PA DEP's Krancer: Climate change is real

Yes, Pennsylvania legislators, Michael Krancer, secretary of the Department of Environmental Protection, does think that climate change is real.

He said he agrees with the science, and he feels mitigation is important.

This was in question after a budget hearing last Tuesday.

Two democratic state representatives who were there — Greg Vitali of Delaware County and Steve Santarsiero of Bucks County — sent out emails saying that Krancer had “refused to acknowledge the reality of climate change.”

“It is shocking that the state's chief environmental official does not have a position on this issue,” Vitali said.

In his summary of the hearing, Vitali said that Krancer “evaded” the topic and “repeatedly told the lawmakers that he does not acknowledge the validity of climate change.”

Santarsiero recalled that while Krancer acknowledged that fewer carbon emissions were better, “he could not say why he believed that to be the case.”

The issue is becoming ever-more relevant, especially after New Jersey Gov. Chris Christie said that climate change is an “esoteric question” when it comes to whether Superstorm Sandy was caused or worsened by it.

“Maybe in the subsequent months and years, after I get done with rebuilding the state and getting people back in their homes,” Christie said, “I'll have the opportunity to ponder the esoteric question of the causes of the storm.”

So it seemed important to find out: What does Krancer think?

I got in touch with his office, and we had a conversation last week. Here’s the salient part:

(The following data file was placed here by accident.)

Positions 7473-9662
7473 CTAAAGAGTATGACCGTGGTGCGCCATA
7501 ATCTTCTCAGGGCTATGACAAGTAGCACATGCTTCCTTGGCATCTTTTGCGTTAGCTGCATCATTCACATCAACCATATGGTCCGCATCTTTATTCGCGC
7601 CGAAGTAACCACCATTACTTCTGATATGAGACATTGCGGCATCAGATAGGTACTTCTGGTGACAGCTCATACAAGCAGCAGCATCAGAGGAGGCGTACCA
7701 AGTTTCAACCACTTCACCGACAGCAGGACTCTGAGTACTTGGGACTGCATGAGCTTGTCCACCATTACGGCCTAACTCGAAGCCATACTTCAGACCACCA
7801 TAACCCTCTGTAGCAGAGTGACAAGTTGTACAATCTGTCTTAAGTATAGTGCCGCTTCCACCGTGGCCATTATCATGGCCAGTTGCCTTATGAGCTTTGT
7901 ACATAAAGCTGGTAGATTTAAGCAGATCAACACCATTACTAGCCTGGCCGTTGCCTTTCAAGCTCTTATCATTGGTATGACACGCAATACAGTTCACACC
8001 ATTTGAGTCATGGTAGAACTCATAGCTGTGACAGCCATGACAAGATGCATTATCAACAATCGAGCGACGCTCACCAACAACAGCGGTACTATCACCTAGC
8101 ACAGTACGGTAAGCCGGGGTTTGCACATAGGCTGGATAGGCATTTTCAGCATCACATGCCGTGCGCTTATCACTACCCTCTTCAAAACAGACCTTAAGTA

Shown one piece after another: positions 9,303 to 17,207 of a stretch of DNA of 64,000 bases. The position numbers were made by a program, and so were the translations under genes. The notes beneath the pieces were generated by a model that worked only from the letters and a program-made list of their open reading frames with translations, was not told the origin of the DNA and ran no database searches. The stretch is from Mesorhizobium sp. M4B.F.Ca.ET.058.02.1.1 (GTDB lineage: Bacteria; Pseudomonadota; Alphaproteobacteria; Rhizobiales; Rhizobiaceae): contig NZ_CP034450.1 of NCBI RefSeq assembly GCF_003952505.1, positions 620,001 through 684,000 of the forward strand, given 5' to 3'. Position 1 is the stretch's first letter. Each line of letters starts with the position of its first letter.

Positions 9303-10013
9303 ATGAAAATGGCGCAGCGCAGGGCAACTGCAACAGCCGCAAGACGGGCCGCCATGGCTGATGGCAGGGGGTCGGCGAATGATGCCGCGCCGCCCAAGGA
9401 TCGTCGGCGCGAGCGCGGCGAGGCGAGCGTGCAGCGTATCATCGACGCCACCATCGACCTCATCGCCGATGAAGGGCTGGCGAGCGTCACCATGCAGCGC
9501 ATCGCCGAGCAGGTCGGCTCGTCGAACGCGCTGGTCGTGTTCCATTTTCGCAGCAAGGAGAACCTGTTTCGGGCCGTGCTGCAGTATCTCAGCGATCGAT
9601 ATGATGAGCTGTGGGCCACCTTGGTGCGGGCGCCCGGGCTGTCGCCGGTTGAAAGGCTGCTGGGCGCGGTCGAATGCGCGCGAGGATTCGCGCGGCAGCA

“I’ll tell you what I believe. I start by saying I’m not a scientist. I’m not an expert. I certainly know and realize that scientists say reducing carbon emissions is a good thing to be doing because they say the emissions have an adverse effect on the atmosphere and are causing warming.

“They are saying human activity is contributing to that.

“I agree with both of those positions,” Krancer said.

The way he recalled the budget hearing, “I didn’t refuse to say what I believe. I wasn’t asked what I believe. I was presented with some statements that were … rather lengthy. I was asked to agree or disagree.”

He said he didn’t know where the statements were coming from, and “I don’t like words put in my mouth.”

However, according to one account of the meeting, this was one exchange:

Rep. Matt Bradford (D- Montgomery County):  “Climate change. Is it real?”

Krancer: “Representative, I couldn’t be more clear, the lowering of greenhouse gases and carbon emissions is a good thing.”

Bradford (shouting): “You couldn’t be more opaque!”

“I care about this issue,” Krancer later told me. “I have two young kids and two older kids. I care about their future.”

He did say "there is no unanimity" among scientists about the how much the planet is warming, over what period of time, and what portion of it we can lay at the doorstep of humans.  That's debatable. I think scientists would say they have a pretty clear picture of what's already happened; they just don't know precisely how the future will play out.

He also said — and undoubtedly there will be plenty of debate about this as well — that solutions have to be market-based, not via government mandates or subsidies.

He said Pennsylvania is doing a lot, and will do more.

“I’ve repeated many, many times,” he said, “that reduction in carbon emissions is an important goal.”